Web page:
It’s not a big secret that all gyms are NOT created equal. Hell, I spend a vast majority of my time each week in gyms. Between training my clients full time at 24 Hour Fitness, and devoting anywhere from 8-10 hours weekly to my own training, there’s an easy 45-55 hours weekly I spend in some sort of fitness based facility. So, if you were wondering if I was qualified enough to explain the difference between a gym and a training hall, there’s your answer. The facility that pays my bills is a gym, and the facility I have the pleasure of training at is a full blown training hall (located at Fairleigh Dickenson University in Madison, New Jersey).
So what’s the difference? I’ll explain that because it’s pretty simple, and then I’ll dive into what goes into creating a GOOD training hall, should you decide to put one together one day. Throughout my time in this sport I’ve had the pleasure of training in various locations, including Advanced Fitness and Performance (Sarasota, Florida), Lost Battalion Hall (Queens, NYC), my current home base (FDU Training Hall), Moorestown Weightlifting (Moorestown, New Jersey), Pivotal Training Center (Southampton, New Jersey), CrossFit 813/813 Weightlifting (Tampa, Florida), Tampa Bay Athletics (Tampa, Florida), The Next Level Training Center (Tampa, Florida), various training halls at national competitions, and various health club gyms that range in quality (Anytime Fitness, 24 Hour Fitness, Lifetime Athletic Club, and Equinox).
The difference between a gym and a training hall lies solely in this: Gyms cater to everyone, athlete or general health seeker, while training halls cater specifically to athletes. In a gym you’ll find cardio equipment, shiny machines, barbells, very few squat racks, metal weight plates, dumbbells, and anything else that the general wellness industry deems necessary to help people reach their fitness goals. In a training hall, you’ll find chalk covered platforms, bars, rubber weights made to be dropped, various blocks or boxes of different heights, a plethora of squat racks (usually portable so they can be moved to different platforms), and there may even be a set or two of jerk boxes. Regardless, a training hall will only cater to athletes looking to be stronger and faster and is the holy grail for the competitive weightlifter.
There are a few things that set a good training hall apart from a not so good place to train. I’ve had my experiences with both, and these things are both tangible and non tangible. So let’s start with what you can actually see and put your chalk covered hands on:
This should really go without saying. But, if you’ve never tried to lift off of a rubber floor, then I’d suppose you may not know the difference. The purpose of the wooden platform is to help the lifter create as much force as possible. Rubber floors will slightly compress under the feet and dampen some of the force being generated by the lifter. I also want to point out that the training platforms should have rubber on either side to drop the barbell onto. This will help preserve the longevity of the bar and weights. Yes, I’m aware that competition platforms are not like this. This is to give the lifter plenty of room to save a lift if necessary. However, one competition is not enough drops of the bar to ruin it or the competition weights being dropped. Competition bars and weights are rarely used, while training bars and weights see daily usage and will quickly deteriorate in quality if not dropped on a rubber surface.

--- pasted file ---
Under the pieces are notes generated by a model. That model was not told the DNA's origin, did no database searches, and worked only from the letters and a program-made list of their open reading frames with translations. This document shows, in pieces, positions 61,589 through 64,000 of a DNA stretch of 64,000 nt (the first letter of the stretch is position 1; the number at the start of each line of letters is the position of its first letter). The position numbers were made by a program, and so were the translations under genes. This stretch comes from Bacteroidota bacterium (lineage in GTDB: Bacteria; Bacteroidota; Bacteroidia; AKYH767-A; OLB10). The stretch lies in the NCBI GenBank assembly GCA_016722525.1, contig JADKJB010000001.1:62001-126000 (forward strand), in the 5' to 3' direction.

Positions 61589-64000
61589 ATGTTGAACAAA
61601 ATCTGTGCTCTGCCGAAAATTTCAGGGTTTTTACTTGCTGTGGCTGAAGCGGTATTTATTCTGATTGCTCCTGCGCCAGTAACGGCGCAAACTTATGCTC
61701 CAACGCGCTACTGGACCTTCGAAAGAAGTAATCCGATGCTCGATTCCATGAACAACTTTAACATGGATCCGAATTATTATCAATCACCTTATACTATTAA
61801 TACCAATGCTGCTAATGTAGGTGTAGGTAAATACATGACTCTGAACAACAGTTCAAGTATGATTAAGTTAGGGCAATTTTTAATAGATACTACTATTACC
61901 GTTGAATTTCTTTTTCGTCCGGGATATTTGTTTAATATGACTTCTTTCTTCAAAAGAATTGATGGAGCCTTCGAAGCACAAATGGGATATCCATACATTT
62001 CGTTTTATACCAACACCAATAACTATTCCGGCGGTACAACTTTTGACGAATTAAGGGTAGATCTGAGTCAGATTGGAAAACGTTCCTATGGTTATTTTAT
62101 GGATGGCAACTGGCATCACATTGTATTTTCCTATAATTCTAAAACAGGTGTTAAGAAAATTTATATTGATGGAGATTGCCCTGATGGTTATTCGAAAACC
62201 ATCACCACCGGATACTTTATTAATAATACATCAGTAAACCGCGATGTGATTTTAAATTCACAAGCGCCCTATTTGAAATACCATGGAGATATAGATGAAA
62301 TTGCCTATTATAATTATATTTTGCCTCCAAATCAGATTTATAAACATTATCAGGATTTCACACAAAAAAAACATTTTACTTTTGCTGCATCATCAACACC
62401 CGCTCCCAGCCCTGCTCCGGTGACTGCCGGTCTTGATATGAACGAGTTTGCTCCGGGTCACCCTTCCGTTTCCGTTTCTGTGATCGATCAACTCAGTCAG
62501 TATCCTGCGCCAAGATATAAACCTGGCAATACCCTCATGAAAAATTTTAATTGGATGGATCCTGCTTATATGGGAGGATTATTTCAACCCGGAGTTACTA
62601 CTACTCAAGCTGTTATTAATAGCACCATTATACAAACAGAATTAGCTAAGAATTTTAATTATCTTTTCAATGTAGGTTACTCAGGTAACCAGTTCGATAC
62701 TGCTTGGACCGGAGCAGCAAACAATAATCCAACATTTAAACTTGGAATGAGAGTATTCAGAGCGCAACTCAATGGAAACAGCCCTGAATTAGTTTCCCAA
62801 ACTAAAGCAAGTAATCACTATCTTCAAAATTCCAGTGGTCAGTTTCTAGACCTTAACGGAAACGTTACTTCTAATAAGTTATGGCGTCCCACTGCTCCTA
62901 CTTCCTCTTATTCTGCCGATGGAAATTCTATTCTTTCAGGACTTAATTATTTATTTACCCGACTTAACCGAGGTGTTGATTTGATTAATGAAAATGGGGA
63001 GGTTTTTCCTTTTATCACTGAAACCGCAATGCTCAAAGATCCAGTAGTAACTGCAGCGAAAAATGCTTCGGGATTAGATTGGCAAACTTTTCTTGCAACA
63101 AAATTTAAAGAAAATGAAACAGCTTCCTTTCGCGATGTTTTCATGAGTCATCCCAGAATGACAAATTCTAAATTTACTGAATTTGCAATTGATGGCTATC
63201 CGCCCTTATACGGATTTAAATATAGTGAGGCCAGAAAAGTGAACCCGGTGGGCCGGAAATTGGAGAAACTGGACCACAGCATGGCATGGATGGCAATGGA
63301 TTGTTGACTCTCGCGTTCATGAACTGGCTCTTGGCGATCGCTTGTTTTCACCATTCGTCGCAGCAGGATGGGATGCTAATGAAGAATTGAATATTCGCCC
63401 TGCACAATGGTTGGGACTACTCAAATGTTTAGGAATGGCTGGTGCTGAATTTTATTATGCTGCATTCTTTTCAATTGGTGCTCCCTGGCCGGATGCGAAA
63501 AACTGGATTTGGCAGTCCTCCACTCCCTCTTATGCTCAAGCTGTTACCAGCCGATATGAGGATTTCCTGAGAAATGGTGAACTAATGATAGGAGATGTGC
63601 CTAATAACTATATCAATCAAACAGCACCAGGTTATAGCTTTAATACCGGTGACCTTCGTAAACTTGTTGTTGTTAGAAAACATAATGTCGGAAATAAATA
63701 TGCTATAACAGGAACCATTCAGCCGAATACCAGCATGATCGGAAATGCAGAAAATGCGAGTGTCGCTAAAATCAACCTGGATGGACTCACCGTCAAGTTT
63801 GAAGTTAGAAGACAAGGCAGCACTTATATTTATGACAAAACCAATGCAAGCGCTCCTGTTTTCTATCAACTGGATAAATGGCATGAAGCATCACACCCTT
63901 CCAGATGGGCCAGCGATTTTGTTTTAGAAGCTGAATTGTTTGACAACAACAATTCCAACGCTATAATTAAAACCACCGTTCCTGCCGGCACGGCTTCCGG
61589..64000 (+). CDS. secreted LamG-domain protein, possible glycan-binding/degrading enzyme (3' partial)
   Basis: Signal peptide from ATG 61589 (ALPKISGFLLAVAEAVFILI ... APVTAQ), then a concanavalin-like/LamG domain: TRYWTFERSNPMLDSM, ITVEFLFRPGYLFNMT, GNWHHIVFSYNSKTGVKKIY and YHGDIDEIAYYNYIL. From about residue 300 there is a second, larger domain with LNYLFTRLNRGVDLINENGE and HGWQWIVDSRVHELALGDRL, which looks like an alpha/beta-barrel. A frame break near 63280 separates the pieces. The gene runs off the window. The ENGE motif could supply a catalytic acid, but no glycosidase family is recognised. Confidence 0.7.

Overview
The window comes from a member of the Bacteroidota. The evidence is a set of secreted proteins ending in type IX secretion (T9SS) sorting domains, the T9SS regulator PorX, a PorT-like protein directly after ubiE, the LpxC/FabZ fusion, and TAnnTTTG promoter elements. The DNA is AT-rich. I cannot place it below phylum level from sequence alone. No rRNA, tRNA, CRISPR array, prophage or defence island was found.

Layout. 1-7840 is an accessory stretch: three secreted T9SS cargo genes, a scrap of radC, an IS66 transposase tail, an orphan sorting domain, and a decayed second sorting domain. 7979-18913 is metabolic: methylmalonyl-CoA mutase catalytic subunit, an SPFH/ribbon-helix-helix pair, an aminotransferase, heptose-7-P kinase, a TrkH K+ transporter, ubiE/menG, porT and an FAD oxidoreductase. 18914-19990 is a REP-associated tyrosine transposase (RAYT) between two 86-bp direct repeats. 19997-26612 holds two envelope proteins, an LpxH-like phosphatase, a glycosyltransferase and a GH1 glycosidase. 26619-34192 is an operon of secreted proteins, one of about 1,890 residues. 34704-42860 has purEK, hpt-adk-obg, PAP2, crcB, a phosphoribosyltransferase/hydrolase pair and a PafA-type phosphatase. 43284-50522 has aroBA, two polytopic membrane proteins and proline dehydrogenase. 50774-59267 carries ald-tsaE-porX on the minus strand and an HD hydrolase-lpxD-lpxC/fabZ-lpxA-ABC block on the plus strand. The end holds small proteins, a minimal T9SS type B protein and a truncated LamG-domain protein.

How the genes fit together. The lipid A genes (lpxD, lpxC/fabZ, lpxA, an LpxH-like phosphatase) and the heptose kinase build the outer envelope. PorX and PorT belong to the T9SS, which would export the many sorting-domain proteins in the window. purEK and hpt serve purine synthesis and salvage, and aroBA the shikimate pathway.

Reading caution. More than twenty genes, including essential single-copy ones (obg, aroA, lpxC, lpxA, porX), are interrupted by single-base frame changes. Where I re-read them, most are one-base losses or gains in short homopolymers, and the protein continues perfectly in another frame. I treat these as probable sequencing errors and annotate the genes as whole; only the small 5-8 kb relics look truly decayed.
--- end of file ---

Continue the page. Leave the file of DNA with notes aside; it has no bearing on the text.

Invest in some good bars for your training hall, and make sure they are properly stored on a bar rack and cleaned off after training. Eleiko, Werksan, DHS, York (if you can still get your hands on one), and Pendlay all make quality training bars. It makes zero sense to me to beat on a bar for hours, cover it in chalk, and then leave it out. Take your weights off, clean it up, and put the thing away. Especially if you’re making a $600-$1500 investment in a quality bar. Stay away from the cheaper bars, unless you have the money to replace them every year. I’ve seen cheap bars lock up and bend quickly. While a quality training bar can last upwards of ten years.
Typically, bars and weights come together in sets, however if you’re buying weights separate, get some nice plates and change plates. Cheap plates sometimes fit loosely on the ends of the bar and can scar them up pretty badly if dropped frequently. Cheap plates can also crack, and their metal inserts can pop out. I’m a big fan of the Eleiko, Werksan, DHS, and even the old school York and Uesaka plates. I’ve seen Pendlay, MDUSA, and even some black rubber plates scar up bar ends due to loose fitment, and it should really go without saying that the black rubber and cheap rubber plates won’t last long if used frequently.
SQUAT RACKS AND SQUAT STANDS
Ideally these should be portable, and sturdy enough to hold up under heavy squats. Squatting with your expensive bar on a metal rig is not ideal, but the knurling can be salvaged by taping over where the bar sets in the rack, or by using a lifting strap or some sticky foam for cushion. I say portable so that they can be moved out of the way while doing full lifts or their variations, and then put back on the platform for all of your work from the rack. Most good squat racks and stands come padded already, and I’ve had good use from Iron Mind, Werksan, and Sampson brands.